Electronic Theses and Dissertations

Date of Award


Document Type


Degree Name

M.S. in Chemistry


Chemistry and Biochemistry

First Advisor

Amala Dass

Second Advisor

Steven R. Davis

Third Advisor

James Cizdziel

Relational Format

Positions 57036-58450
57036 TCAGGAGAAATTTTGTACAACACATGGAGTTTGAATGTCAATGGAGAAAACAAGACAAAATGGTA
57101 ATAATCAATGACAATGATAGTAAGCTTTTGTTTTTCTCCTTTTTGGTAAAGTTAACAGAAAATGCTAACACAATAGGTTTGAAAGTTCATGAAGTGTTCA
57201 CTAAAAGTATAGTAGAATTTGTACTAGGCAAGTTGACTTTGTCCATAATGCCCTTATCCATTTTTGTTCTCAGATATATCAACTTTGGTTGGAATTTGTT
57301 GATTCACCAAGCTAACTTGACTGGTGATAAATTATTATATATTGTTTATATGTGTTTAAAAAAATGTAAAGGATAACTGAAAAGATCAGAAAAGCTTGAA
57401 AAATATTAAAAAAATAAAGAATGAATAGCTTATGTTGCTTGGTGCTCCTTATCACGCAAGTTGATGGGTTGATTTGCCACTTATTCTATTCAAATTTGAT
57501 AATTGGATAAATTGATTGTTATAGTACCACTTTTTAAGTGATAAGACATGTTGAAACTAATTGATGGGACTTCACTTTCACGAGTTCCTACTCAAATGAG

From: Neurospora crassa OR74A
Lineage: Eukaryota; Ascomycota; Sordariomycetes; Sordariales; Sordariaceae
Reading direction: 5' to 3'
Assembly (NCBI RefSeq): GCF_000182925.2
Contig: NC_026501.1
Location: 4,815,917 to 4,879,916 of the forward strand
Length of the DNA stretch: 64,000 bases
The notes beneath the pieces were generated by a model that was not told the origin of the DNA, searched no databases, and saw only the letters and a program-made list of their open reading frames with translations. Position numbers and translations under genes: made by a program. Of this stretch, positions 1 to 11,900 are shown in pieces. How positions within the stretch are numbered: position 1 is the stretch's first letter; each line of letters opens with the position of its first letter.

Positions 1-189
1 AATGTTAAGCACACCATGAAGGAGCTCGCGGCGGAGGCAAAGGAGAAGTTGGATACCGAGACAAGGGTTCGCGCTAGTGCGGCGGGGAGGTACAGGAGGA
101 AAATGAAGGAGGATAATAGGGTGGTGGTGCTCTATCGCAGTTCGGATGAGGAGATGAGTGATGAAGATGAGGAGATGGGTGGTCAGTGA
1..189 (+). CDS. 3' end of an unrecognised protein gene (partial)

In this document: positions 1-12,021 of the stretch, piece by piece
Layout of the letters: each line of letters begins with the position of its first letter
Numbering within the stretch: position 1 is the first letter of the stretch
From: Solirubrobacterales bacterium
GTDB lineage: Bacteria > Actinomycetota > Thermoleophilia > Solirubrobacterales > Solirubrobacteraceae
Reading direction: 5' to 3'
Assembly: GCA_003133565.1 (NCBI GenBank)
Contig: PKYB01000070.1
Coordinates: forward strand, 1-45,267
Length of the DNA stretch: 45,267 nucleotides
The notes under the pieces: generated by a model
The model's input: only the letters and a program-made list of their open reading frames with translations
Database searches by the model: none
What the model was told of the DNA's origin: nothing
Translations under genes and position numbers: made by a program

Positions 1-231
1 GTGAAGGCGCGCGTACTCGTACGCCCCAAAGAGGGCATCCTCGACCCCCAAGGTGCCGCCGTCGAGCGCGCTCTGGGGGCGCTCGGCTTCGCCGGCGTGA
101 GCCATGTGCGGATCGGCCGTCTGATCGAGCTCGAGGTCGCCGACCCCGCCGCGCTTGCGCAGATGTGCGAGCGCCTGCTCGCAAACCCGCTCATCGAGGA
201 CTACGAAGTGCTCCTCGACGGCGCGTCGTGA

Routine preparation of thiolate-protected gold nanomolecules involves, most commonly, straight-chain organic thiolate ligands for which the sulfhydryl `head' group is bound to a primary carbon atom. The primary connectivity of these sulfur atoms, such as for the case of n-hexanethiol and phenylethanethiol, allows for even packing, and the relative ease of formation of gold-thiolate oligomers about the surface monolayer in the formation of Au-SR bonds. Moreover, these straight-chain ligands routinely support the formation of an icosahedron-based series of core-size gold nanomolecules. Within this series of nanoparticles, Au25(SR)18 and Au38(SR)24 are among the most commonly studied core-sizes; Au25(SR)18 is situated upon an Au13 icosahedron, and Au38(SR)24 upon two face-fused icosahedra which share three gold atoms to give an Au23 core structure. The investigation of the experimental results presented by the student in this thesis outlines the alteration of these icosahedron-based core geometries. Specifically, by varying the steric hindrance of the –R group for which the sulfur head group is bound, a heightened gold:thiol ratio is achieved. With the application of bulky ligands, most notably tert-butanethiol and 1-adamantanethiol, the underlying geometry is altered such that face-centered cuboidal (fcc), octahedron-based structures are favored. These structures are defined by atomic compositions, predicted by mass spectrometry and confirmed by X-ray Diffraction methods, for which a fewer number of sulfur ligands are needed to stabilize the overall structure. This is best illustrated in the case of the Au25(S-C2H4)18 and the Au30(S-t-C4H9)18 nanomolecules; because both have the same number of stabilizing ligands, it is clear that the addition of five gold atoms to the composition is accompanied by a structural alteration. In this work, the research and discussion focuses on the structural alteration associated with the 3-dimensional atomic arrangement in employment of bulky ligands, with experimentally-dervived data acquired from mass spectrometry, UV-visible spectroscopy, and single-crystal X-ray Diffraction.



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